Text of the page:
Tag Archives: Craig MacTavish

Katz offers disgruntled Oilers’ fans a pacifier

We can view Edmonton Oilers owner Daryl Katz’s letter to the fans as a public relations move worthy of a genius. Or not.

But no matter how the long-suffering Oilers fans view the apologetic denial of everything that’s gone wrong with the club, it’s still nothing more (or else, for that matter) than public relations, pure and simple. It is, also, a sign of the times that the letter keeps sliding on the surface of the matter, rather than at least trying to get at the substance.

To concede for all reasons and purposes that this season has been a washout when the club still has 30 games to go may sound outrageous, if it wasn’t realistic. Of course, what this does to the athletes is another matter altogether. Yes, they are professionals, and they should play to professional standards game in and game out, no issue here.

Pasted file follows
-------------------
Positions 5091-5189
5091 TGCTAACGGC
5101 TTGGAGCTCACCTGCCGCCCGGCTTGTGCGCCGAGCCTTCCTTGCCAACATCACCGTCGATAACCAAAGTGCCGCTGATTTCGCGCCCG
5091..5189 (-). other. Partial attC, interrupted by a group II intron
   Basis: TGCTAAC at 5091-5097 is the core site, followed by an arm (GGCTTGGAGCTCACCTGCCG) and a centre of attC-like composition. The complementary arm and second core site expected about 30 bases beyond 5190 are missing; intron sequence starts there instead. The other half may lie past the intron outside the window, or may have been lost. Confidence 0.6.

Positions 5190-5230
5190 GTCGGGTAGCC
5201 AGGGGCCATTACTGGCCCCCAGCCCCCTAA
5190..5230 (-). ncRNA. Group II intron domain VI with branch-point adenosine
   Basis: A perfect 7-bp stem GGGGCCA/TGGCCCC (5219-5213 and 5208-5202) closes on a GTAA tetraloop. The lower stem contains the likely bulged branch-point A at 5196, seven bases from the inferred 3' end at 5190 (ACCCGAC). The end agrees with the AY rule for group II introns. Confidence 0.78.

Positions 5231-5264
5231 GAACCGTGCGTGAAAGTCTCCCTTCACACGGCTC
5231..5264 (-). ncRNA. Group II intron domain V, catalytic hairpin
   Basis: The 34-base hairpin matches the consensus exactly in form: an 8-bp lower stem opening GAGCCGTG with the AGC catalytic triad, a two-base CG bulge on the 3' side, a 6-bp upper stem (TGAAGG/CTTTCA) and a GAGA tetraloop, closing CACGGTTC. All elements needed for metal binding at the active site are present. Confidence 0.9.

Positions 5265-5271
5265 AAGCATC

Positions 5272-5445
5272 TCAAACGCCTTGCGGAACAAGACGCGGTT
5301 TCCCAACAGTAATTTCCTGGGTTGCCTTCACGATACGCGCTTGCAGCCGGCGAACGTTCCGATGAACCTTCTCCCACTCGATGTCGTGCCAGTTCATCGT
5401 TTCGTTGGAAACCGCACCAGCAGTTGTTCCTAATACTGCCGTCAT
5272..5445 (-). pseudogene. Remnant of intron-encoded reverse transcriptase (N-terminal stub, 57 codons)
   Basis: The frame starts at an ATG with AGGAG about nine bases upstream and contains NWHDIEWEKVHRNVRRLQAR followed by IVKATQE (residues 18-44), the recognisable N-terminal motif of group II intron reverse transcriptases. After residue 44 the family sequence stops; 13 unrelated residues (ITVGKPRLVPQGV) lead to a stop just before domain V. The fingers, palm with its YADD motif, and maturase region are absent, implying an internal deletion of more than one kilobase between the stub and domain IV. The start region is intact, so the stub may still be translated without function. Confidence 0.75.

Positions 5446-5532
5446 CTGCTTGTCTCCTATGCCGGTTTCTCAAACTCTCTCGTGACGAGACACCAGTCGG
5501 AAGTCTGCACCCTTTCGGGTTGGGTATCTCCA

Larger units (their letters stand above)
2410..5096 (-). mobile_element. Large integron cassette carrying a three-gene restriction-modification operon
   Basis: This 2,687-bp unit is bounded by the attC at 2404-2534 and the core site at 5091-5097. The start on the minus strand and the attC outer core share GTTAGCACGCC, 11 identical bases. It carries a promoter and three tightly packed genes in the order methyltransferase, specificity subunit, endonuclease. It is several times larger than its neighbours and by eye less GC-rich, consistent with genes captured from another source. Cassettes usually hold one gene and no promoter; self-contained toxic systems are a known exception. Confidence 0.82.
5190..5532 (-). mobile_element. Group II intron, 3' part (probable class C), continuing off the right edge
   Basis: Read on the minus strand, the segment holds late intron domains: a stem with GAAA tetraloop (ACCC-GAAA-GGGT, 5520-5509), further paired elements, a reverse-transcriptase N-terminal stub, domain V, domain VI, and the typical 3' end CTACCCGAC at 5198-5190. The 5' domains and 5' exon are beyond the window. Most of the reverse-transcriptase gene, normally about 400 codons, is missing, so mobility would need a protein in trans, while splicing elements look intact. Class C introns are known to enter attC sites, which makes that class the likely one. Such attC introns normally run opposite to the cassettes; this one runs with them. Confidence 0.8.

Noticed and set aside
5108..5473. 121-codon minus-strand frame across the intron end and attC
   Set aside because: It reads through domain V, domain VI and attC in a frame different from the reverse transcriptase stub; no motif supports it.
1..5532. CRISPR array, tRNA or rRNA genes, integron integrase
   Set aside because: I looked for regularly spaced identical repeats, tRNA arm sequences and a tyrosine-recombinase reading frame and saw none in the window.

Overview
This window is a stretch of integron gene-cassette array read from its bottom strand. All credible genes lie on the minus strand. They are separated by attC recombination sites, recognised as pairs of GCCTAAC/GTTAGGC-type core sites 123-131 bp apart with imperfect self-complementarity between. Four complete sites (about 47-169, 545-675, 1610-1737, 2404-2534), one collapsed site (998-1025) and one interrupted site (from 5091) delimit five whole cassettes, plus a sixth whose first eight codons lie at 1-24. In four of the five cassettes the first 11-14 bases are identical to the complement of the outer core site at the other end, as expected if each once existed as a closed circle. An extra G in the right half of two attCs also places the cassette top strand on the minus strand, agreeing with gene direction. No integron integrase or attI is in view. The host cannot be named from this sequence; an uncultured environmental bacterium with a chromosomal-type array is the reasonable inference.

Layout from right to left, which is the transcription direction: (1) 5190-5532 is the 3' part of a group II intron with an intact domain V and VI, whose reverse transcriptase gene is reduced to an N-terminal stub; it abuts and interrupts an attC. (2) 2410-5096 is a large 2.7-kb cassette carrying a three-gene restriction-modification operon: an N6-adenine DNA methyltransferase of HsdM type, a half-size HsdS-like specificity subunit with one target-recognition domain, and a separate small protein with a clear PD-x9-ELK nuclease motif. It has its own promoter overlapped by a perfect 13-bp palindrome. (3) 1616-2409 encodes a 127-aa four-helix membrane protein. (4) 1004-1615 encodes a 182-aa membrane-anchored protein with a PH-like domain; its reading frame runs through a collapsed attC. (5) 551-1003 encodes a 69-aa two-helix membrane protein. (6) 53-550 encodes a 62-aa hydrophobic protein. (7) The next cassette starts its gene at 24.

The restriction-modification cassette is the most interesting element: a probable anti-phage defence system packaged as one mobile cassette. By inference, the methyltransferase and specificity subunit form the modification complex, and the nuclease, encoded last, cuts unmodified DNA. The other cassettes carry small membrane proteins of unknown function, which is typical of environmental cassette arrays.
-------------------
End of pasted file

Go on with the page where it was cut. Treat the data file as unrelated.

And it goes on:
But they are also human.

When Ryan Smyth forced Kevin Lowe’s hand with a few minutes to spare before the trading deadline a few years ago, many a player said he felt the team has written that particular season off. That the season had been long lost by that deadline, they could care less. It was the symbolism that stunned them.

And the team that had been stumbling before, just continued on its uncontrolled slide.

And now, the owner himself throws in the towel while there still can be a mathematical chance that things might change. Not a realistic chance, mind you, but still, a chance.